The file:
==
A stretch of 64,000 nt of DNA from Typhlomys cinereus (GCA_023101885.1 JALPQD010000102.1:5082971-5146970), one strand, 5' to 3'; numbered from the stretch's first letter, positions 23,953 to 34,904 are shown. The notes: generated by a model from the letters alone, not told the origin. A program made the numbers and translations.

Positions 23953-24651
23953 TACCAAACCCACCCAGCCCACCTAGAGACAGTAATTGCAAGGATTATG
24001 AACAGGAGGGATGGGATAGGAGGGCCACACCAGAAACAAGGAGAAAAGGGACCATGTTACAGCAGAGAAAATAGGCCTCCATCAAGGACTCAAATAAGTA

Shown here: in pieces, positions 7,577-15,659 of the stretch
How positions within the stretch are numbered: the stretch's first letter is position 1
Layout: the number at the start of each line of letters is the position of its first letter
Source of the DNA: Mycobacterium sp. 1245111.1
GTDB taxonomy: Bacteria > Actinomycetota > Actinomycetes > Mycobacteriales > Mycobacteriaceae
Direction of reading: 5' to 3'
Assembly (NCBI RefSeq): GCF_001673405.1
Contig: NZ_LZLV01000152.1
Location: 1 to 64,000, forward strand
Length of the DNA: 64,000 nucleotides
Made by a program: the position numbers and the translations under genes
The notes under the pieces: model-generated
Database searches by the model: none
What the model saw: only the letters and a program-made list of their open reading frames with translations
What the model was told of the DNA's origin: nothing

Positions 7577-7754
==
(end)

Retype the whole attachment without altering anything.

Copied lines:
A stretch of 64,000 nt of DNA from Typhlomys cinereus (GCA_023101885.1 JALPQD010000102.1:5082971-5146970), one strand, 5' to 3'; numbered from the stretch's first letter, positions 23,953 to 34,904 are shown. The notes: generated by a model from the letters alone, not told the origin. A program made the numbers and translations.

Positions 23953-24651
23953 TACCAAACCCACCCAGCCCACCTAGAGACAGTAATTGCAAGGATTATG
24001 AACAGGAGGGATGGGATAGGAGGGCCACACCAGAAACAAGGAGAAAAGGGACCATGTTACAGCAGAGAAAATAGGCCTCCATCAAGGACTCAAATAAGTA

Shown here: in pieces, positions 7,577-15,659 of the stretch
How positions within the stretch are numbered: the stretch's first letter is position 1
Layout: the number at the start of each line of letters is the position of its first letter
Source of the DNA: Mycobacterium sp. 1245111.1
GTDB taxonomy: Bacteria > Actinomycetota > Actinomycetes > Mycobacteriales > Mycobacteriaceae
Direction of reading: 5' to 3'
Assembly (NCBI RefSeq): GCF_001673405.1
Contig: NZ_LZLV01000152.1
Location: 1 to 64,000, forward strand
Length of the DNA: 64,000 nucleotides
Made by a program: the position numbers and the translations under genes
The notes under the pieces: model-generated
Database searches by the model: none
What the model saw: only the letters and a program-made list of their open reading frames with translations
What the model was told of the DNA's origin: nothing

Positions 7577-7754